Pompeo to Probe Ukraine Envoy Threats 01/18 09:31
Secretary of State Mike Pompeo on Friday broke nearly 72 hours of silence
over alleged surveillance and threats to the former U.S. ambassador to Ukraine,
saying he believed the allegations would prove to be wrong but that he had an
obligation to evaluate and investigate the matter.
WASHINGTON (AP) -- Secretary of State Mike Pompeo on Friday broke nearly 72
hours of silence over alleged surveillance and threats to the former U.S.
ambassador to Ukraine, saying he believed the allegations would prove to be
wrong but that he had an obligation to evaluate and investigate the matter.
In interviews with conservative radio hosts, Pompeo said he had no knowledge
of the allegations until earlier this week when congressional Democrats
released documents from an associate of President Donald Trump's personal
attorney suggesting that Marie Yovanovitch was being watched. He also said he
did not know and had never met Lev Parnas, the associate of Rudy Giuliani who
made the claims.
Pompeo, who was traveling in California when the documents were released,
had been harshly criticized by lawmakers and current and former diplomats for
not addressing the matter. The documents provided by Parnas suggested there may
have been a threat to Yovanovitch shortly before she was abruptly recalled last
"We will do everything we need to do to evaluate whether there was something
that took place there," he said in a radio interview with Tony Katz, an
Indianapolis-based broadcaster. "I suspect that much of what's been reported
will ultimately prove wrong, but our obligation, my obligation as secretary of
state, is to make sure that we evaluate, investigate. Any time there is someone
who posits that there may have been a risk to one of our officers, we'll
obviously do that."
"It is always the case at the Department of State that we do everything we
can to ensure that our officers, not only our ambassadors but our entire team,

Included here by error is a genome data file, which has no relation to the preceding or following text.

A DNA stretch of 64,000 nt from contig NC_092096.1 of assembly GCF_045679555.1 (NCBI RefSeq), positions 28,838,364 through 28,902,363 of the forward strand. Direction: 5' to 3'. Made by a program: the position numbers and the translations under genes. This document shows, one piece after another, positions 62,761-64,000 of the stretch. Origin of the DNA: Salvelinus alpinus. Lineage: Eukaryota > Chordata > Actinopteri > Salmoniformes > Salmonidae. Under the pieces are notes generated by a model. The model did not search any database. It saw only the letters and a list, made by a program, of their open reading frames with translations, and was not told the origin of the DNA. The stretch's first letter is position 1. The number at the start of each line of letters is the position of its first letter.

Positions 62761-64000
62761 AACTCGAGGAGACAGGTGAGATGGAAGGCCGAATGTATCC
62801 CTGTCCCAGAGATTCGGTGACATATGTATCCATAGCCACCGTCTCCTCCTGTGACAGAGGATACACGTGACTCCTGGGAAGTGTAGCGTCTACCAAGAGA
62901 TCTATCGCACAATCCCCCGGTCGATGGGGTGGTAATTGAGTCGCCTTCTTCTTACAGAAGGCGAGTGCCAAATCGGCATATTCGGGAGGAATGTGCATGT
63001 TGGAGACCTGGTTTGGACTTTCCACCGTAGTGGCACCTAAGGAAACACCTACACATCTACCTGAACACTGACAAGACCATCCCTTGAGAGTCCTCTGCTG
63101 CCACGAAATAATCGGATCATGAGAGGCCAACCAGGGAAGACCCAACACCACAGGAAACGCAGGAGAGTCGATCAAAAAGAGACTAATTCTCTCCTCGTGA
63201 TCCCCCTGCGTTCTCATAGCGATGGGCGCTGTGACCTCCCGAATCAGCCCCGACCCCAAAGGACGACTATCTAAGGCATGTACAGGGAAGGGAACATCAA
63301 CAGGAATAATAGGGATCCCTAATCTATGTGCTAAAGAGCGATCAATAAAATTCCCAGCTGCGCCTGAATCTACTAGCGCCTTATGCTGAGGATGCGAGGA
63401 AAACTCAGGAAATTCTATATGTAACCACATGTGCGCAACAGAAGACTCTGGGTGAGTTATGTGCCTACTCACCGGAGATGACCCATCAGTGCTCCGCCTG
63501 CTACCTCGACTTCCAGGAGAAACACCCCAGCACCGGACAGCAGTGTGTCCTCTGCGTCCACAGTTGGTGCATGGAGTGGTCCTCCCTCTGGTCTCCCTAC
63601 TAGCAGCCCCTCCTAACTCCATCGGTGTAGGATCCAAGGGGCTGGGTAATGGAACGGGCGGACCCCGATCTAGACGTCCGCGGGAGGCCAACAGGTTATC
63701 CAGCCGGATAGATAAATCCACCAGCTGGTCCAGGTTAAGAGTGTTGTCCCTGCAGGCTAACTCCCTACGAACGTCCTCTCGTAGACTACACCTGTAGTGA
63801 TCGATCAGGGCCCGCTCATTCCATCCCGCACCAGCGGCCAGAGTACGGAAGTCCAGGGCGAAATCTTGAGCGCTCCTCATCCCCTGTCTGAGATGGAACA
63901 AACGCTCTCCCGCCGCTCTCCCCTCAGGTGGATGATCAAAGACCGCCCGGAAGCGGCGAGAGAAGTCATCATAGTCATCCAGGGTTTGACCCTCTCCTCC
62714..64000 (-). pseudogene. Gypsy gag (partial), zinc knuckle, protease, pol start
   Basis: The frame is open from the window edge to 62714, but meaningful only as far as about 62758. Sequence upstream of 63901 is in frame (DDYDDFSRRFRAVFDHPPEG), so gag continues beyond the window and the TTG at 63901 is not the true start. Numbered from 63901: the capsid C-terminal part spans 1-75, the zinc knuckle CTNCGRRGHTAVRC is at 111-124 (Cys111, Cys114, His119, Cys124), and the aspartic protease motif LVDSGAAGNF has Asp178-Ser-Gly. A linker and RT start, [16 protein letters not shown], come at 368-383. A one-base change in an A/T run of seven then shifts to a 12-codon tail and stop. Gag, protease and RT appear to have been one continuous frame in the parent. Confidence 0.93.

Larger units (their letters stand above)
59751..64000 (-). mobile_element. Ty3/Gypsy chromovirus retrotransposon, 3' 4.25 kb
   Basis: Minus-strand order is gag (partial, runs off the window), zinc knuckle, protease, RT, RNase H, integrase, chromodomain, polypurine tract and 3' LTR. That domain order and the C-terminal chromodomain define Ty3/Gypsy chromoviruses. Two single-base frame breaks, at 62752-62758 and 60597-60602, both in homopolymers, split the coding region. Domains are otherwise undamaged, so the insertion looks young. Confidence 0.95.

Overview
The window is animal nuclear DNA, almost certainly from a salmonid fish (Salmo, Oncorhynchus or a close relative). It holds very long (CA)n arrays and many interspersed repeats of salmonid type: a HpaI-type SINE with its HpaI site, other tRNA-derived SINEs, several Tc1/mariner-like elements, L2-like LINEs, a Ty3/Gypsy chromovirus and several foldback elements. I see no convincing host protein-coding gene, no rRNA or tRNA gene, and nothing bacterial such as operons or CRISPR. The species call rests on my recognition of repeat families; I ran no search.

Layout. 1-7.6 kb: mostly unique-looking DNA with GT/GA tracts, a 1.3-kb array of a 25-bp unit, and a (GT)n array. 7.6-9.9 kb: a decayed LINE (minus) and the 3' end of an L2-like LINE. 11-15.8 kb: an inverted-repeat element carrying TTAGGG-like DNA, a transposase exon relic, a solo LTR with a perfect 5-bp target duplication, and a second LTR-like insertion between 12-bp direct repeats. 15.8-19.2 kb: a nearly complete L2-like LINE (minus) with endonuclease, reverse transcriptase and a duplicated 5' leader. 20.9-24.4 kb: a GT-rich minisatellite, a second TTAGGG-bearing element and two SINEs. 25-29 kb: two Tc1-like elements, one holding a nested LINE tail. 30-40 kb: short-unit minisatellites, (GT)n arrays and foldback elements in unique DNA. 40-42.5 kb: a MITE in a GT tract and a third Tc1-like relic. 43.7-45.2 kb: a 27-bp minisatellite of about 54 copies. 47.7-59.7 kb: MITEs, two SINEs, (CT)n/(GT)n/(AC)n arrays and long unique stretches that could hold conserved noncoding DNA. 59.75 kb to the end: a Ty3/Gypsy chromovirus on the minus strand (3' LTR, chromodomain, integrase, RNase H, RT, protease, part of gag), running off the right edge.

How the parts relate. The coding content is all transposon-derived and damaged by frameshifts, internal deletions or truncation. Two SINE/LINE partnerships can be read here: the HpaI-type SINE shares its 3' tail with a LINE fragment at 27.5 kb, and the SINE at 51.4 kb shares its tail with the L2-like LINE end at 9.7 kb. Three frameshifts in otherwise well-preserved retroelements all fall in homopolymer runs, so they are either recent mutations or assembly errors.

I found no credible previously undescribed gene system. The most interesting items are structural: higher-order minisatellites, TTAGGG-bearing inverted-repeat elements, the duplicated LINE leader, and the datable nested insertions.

has the security level that's appropriate," Pompeo said.
"We do our best to make sure that no harm will come to anyone, whether that
was what was going on in our embassy in Baghdad last week or the work that was
going on in Kyiv up and through the spring of last year when Ambassador
Yovanovitch was there, and in our embassy in Kyiv even today," he said.
Pompeo made similar but less specific comments to conservative commentator
Until he spoke, the State Department had declined repeated requests to offer
any public defense of Yovanovitch, drawing fire from many.
House Democrats on Friday evening released a new batch of messages from
Parnas that added to the questions about the ambassador's security. In them, an
unidentified individual with a Belgian country code appears to describe
"Nothing has changed she is still not moving checked today again," the
individual wrote in one message, later adding, "it's confirmed we have a person
inside." In another message the person wrote, "She had visitors."
The ouster of Yovanovitch as ambassador is central to the impeachment
inquiry into Trump, who faces a charge that he abused his presidential power by
pressuring Ukraine to investigate Democratic rival Joe Biden, using military
aid to the country as leverage. Trump says the inquiry is a "hoax."
At the time, Trump's allies were trying to have Yovanovitch, who was seen as
a roadblock to a Biden investigation, removed from her post. She was recalled
in late May ahead of the end of her tour.
Yovanovitch returned to Washington after being told in a late-night phone
call to get on the next plane home for her own safety by the director general
of the Foreign Service, according to witness testimony in the impeachment
inquiry. The nature of any possible threat was not specified and remains
unclear, although the Parnas documents suggest the surveillance was a prelude
to some kind of action.